I always wanted to be a writer.
It’s the type of wistful comment you make when you’re getting older, when the hair is sprinkled with more salt than pepper and taking inventory of life’s accomplishments is tinged with an autumnal sadness, a could’ve been and might’ve been and all the roads not traveled.
Or perhaps you’re just an underemployed English major crushed beneath the weight of four years of student loans, the stack of bills far outweighing the minimum wage you earn waiting tables or tending bar, the dream of becoming a writer deferred, your youthful rebellion against the rat race trounced by reality.
“I always wanted to be a writer but…”
Today, that once wistful and reflective but has been replaced by all types of money-making opportunities for would-be writers. For English majors, stay at home moms (dads), recluses, agoraphobs, antisocial hermits, any teenager who doesn’t want to flip greasy burgers or mow lawns, any retiree who doesn’t want to wear an unflattering orange apron and sell lumber and nails at Home Depot, and all those who’ve always loved or had a penchant for the written word, the Internet is the Holy Grail. It’s easier to write for a living now that at any time in history.
From working as a web content writer to self-publishing an e-book, the digital age has opened the door for many wordsmiths to realize their long dormant dreams. In how many content marketplace forums have you seen the following series of questions: I’m just wondering how much money you can make here? Is there always work? Hi, I’m new at——. Curious. How many of you work here full time?
Six moths later:
Hi, all. I just quit my day job. Threw in the towel at the office. Gonna’ try to write full-time. Wish me luck. 🙂
Whether writing is a first career, second career, a supplemental income to a more traditional nine to five job, or just a way to make some extra coin around the holidays or to front that Caribbean vacation you’ve been planning, the Internet provides freelance and entrepreneurial prospects that didn’t exist just a short time ago.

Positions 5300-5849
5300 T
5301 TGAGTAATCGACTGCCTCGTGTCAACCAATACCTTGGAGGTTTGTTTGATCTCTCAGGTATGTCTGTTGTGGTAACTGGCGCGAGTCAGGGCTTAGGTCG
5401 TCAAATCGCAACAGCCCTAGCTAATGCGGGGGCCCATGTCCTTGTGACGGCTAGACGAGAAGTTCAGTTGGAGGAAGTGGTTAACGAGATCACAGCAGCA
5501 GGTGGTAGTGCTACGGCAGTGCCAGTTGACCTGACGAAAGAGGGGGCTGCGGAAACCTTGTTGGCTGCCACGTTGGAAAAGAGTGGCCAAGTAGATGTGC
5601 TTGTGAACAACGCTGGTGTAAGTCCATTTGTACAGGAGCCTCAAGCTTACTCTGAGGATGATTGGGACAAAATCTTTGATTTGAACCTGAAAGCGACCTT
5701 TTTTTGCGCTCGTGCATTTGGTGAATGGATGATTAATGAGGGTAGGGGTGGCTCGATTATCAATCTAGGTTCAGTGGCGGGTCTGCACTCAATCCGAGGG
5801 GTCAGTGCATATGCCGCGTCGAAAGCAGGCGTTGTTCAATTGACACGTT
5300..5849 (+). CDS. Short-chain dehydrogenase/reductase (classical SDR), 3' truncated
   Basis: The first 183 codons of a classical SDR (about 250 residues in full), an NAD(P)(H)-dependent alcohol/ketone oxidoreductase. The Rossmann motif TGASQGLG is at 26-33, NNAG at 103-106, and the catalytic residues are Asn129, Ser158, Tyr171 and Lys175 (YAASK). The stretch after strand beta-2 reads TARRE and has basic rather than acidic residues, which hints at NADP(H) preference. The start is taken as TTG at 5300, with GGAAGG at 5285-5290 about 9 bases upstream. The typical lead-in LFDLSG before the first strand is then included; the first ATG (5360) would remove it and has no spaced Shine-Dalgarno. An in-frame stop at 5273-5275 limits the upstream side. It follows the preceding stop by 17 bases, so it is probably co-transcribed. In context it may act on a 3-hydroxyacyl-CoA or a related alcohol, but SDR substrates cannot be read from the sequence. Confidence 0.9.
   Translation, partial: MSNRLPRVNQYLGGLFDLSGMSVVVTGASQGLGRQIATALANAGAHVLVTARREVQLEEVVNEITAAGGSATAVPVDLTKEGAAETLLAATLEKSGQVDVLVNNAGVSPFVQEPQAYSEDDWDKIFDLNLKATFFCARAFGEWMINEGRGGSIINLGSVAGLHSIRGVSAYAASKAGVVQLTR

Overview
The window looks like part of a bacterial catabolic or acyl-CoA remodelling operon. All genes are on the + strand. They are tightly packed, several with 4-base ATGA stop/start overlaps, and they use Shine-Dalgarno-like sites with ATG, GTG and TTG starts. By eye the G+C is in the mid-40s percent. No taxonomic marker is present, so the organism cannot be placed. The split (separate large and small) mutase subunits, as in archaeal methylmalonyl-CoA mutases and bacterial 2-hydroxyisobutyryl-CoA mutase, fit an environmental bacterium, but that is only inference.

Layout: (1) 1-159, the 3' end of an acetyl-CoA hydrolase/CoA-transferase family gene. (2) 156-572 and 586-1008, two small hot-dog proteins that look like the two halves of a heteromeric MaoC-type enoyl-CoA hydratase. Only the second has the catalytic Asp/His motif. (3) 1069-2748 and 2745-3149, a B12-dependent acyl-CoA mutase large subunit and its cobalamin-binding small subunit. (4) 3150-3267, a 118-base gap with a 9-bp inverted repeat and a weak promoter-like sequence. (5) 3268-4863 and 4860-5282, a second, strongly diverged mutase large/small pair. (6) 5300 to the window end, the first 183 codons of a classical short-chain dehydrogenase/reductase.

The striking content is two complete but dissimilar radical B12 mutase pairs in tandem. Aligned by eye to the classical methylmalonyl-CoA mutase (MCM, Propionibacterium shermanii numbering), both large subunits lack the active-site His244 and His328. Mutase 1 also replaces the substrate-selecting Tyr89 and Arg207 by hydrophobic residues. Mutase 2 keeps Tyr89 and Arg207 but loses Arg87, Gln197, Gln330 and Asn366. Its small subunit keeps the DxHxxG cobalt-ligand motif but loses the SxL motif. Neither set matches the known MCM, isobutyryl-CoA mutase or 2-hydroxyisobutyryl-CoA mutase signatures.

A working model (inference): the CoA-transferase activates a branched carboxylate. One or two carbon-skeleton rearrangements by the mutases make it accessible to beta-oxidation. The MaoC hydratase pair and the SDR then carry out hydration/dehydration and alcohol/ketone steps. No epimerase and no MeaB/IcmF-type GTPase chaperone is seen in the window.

“The Online Way to Delegate Your Chores”
The freelance opportunities on the Internet don’t end with web content writing. The January 14th issue of The New Yorker features a compelling article by Patricia Marx. “Outsource Yourself” comically breaks down the trend in soliciting helpers to take care of unwanted chores. Task Rabbit, a website and concept dreamed up by an I.B.M. software engineer, allows you to farm out activities to bidders.
Do you need food delivered to your house? Do you need Ikea-furniture assembled? Boxes taken to UPS? Excel spreadsheets? Notes on a novel for a book club? And the tasks get weirder than these examples.
All you need to do is hire a Task Rabbit (errand runner). Each Task Rabbit has a full-profile detailing what their specialties are: delivery tasks, shopping, cerebral jobs. A tipping system is included.
I always wanted to be a task rabbit.
Well, no, probably not. Who really likes shopping or doing laundry? It’s just another way to make money in the digital age.
Damon H is a freelance writer available on WriterAccess, a marketplace where clients and expert writers connect for assignments.